Washington, May 29 : Chemists at Stanford University have developed carbon nanoribbons made of graphene, for making computer chips that are speedier and generate less heat, which can damage today's silicon-based chips when transistors are packed together tightly.
The team of researchers led by Hongjie Dai, the J. G. Jackson and C. J. Wood Professor of Chemistry, have for the first time developed transistors called "field-effect transistors"-a critical component of computer chips-with graphene that can operate at room temperature. Other graphene transistors, made with wider nanoribbons or thin films, require much lower temperatures.
"For graphene transistors, previous demonstrations of field-effect transistors were all done at liquid helium temperature, which is 4 Kelvin [-452 Fahrenheit]," said Dai, the lead investigator.
The researchers successfully made graphene nanoribbons less than 10 nanometers wide, enabling them to operate at higher temperatures.
"People had not been able to make graphene nanoribbons narrow enough to allow the transistors to work at higher temperatures until now," said Dai.
Researchers used a previously developed chemical process to make nanoribbons, strips of carbon 50,000-times thinner than a human hair that are smoother and narrower than nanoribbons made through other techniques.
Field-effect transistors are the key elements of computer chips, acting as data carriers from one place to another. They are composed of a semiconductor channel sandwiched between two metal electrodes. In the presence of an electric field, a charged metal plate can draw positive and negative charges in and out of the semiconductor, enabling electric current to either pass through or be blocked, which in turn controls how the devices can be switched on and off, thereby regulating the flow of data.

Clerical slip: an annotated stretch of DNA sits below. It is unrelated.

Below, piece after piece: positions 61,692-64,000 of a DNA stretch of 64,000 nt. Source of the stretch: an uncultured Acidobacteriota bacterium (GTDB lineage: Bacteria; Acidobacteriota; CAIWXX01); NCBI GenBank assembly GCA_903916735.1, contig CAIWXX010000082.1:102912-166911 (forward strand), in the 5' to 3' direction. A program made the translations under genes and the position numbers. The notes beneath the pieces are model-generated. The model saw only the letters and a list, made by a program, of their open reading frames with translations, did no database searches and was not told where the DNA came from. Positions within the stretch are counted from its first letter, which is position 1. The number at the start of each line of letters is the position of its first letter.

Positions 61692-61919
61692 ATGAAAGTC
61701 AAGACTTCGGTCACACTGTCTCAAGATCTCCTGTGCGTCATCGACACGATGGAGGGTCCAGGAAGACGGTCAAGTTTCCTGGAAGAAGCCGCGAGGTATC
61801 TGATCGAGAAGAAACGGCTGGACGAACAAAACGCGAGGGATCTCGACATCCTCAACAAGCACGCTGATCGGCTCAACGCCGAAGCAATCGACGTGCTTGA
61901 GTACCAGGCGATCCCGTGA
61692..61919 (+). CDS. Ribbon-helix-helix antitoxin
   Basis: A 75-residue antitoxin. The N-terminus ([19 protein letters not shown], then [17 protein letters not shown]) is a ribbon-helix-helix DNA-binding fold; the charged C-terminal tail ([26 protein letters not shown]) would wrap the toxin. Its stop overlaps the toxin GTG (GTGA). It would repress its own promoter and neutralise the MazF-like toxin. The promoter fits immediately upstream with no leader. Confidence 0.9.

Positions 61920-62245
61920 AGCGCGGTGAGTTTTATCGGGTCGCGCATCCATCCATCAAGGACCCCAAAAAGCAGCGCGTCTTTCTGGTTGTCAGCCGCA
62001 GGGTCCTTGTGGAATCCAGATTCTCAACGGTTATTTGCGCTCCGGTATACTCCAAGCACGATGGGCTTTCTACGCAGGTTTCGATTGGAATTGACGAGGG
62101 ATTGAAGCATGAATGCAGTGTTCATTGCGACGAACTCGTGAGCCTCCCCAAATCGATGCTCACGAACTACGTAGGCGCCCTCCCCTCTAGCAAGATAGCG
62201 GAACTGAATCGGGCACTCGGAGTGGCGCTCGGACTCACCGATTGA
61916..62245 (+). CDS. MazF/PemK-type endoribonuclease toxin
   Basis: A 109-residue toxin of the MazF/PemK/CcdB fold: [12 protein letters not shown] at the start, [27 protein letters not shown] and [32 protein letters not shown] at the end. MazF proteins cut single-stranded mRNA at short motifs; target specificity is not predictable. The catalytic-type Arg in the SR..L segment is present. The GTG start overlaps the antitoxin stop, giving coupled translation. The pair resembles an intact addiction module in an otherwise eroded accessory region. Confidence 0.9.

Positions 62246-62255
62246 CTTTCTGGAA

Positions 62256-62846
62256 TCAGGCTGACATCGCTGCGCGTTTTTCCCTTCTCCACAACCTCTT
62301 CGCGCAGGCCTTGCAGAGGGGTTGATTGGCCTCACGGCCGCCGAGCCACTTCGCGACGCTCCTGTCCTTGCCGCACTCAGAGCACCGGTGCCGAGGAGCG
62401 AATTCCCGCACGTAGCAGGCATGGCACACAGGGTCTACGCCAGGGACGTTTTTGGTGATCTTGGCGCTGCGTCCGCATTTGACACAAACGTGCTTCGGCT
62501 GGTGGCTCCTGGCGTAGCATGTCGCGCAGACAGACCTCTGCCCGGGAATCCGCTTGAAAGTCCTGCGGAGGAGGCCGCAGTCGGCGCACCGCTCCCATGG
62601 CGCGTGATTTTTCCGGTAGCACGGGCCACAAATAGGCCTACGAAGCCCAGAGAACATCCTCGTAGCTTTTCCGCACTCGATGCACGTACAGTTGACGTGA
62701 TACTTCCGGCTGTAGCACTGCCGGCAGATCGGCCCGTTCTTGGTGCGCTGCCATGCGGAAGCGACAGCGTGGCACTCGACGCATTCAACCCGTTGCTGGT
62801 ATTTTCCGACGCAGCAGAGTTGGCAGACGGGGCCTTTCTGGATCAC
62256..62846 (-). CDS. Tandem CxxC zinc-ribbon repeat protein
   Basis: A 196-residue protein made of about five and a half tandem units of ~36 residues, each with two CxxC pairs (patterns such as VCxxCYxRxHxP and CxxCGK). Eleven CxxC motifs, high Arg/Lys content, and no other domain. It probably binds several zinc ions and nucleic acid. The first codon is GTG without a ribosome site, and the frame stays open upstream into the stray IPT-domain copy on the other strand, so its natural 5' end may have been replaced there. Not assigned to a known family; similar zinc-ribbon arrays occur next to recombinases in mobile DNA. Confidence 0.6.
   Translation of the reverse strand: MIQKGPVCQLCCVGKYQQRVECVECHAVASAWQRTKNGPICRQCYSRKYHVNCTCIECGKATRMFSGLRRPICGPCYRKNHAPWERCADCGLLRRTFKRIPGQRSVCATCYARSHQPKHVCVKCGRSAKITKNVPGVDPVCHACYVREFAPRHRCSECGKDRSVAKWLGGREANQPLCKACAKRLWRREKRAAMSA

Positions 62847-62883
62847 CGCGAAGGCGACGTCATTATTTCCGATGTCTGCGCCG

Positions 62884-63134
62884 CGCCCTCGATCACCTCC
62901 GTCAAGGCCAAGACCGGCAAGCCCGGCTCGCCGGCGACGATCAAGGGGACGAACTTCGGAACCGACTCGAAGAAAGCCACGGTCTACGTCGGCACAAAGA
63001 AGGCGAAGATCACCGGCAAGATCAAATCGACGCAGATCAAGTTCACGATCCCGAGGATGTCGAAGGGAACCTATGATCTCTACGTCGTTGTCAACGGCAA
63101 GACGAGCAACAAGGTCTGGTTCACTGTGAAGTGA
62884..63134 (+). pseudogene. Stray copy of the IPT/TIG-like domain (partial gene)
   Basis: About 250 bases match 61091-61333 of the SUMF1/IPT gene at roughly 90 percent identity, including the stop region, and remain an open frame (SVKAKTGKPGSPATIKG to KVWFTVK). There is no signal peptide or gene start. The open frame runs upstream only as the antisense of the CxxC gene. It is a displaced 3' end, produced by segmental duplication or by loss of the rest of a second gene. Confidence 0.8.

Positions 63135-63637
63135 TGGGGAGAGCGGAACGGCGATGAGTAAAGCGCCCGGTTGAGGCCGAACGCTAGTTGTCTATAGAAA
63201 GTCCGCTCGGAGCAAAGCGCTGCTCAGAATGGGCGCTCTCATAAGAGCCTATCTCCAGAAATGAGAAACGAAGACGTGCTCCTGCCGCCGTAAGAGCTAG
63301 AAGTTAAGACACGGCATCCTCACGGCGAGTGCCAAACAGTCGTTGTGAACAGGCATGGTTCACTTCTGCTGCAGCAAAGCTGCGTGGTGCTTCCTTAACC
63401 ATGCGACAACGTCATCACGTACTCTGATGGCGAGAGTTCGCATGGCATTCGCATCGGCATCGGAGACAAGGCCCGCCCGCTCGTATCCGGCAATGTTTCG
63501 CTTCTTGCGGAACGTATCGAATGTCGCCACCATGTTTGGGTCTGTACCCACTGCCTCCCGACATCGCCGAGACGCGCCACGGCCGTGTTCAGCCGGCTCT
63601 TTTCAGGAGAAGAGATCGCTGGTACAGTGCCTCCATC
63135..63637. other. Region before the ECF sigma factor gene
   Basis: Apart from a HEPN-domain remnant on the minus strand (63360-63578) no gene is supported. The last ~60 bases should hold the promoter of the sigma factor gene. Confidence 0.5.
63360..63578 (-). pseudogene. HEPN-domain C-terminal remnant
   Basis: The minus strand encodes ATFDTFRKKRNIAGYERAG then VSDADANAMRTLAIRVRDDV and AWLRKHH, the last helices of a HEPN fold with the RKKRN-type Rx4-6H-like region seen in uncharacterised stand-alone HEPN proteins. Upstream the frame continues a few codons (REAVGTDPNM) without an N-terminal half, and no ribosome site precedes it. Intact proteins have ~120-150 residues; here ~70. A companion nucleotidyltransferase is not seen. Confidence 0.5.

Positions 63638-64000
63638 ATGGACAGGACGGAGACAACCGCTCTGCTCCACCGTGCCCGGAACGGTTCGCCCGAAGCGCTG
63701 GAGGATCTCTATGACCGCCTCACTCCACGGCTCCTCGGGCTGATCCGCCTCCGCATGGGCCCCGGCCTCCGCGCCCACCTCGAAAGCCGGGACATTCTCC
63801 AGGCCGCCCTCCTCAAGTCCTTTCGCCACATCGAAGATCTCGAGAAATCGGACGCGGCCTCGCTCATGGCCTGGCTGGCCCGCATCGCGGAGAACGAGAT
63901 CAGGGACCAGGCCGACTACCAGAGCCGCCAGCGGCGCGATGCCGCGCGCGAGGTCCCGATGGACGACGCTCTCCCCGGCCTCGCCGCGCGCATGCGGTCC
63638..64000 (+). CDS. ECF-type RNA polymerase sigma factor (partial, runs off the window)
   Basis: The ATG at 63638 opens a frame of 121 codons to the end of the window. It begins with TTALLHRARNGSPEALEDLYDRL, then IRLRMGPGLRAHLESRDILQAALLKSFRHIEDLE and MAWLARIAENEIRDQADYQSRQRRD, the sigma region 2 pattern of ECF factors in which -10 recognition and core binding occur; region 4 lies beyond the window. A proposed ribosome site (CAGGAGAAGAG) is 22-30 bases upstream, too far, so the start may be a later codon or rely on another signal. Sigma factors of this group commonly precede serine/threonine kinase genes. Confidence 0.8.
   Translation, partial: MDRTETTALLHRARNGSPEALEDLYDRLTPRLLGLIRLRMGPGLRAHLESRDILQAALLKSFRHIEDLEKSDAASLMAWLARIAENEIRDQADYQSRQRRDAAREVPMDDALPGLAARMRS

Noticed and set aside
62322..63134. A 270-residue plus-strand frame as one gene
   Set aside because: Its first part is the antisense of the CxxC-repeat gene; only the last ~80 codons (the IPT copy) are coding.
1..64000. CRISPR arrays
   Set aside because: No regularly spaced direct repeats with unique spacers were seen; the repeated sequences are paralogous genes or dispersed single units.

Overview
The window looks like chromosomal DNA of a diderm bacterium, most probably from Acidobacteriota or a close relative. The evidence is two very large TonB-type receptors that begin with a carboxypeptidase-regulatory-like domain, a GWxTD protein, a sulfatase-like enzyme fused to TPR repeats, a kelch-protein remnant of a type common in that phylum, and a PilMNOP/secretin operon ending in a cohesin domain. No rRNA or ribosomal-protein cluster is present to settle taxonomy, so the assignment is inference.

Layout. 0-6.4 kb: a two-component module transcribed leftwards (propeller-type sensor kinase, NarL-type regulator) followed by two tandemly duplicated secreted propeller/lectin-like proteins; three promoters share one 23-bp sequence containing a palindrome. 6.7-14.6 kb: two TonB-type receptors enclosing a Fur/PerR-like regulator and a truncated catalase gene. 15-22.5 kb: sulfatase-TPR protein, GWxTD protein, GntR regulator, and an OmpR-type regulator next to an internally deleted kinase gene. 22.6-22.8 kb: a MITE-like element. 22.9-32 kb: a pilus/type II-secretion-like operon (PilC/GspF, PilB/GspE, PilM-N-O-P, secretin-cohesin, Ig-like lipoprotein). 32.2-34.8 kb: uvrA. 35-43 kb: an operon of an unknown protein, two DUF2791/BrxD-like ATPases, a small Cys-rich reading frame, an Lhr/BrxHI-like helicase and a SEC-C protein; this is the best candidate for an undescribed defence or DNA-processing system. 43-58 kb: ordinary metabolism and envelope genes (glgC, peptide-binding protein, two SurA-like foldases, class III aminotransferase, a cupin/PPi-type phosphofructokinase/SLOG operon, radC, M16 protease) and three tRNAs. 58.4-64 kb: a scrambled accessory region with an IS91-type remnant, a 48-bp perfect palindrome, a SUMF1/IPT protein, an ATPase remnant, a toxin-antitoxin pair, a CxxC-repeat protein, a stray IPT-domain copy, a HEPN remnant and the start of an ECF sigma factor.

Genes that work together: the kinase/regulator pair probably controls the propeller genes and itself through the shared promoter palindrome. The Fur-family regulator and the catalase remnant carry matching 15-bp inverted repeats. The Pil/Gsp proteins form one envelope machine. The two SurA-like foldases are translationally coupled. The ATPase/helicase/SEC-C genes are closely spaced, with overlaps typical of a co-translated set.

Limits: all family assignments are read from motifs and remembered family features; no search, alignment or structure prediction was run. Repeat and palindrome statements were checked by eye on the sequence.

From what the researchers predict, graphene could soon replace silicon chips. However, David Goldhaber-Gordon, an assistant professor of physics at Stanford, proposed that graphene could supplement but not replace silicon, helping meet the demand for ever-smaller transistors for faster processing.
"People need to realize this is not a promise; this is exploration, and we'll have a high payoff if this is successful," he said.
Dai also said that while researchers have shown that carbon nanotubes outperform silicon in speed by a factor of two, the main hitch is that, not all of the tubes, which can have 1-nanometer diameters, are semiconducting.
"Depending on their structure, some carbon nanotubes are born metallic, and some are born semiconducting. Metallic nanotubes can never switch off and act like electrical shorts for the device, which is a problem," he said.
Also, researchers have demonstrated that all of their narrow graphene nanoribbons made from their novel chemical technique are semiconductors.
"This is why structure at the atomic scale-in this case, width and edges-matters," he said.
His group's work is described in a paper published online in the latest issue of the journal Physical Review Letters.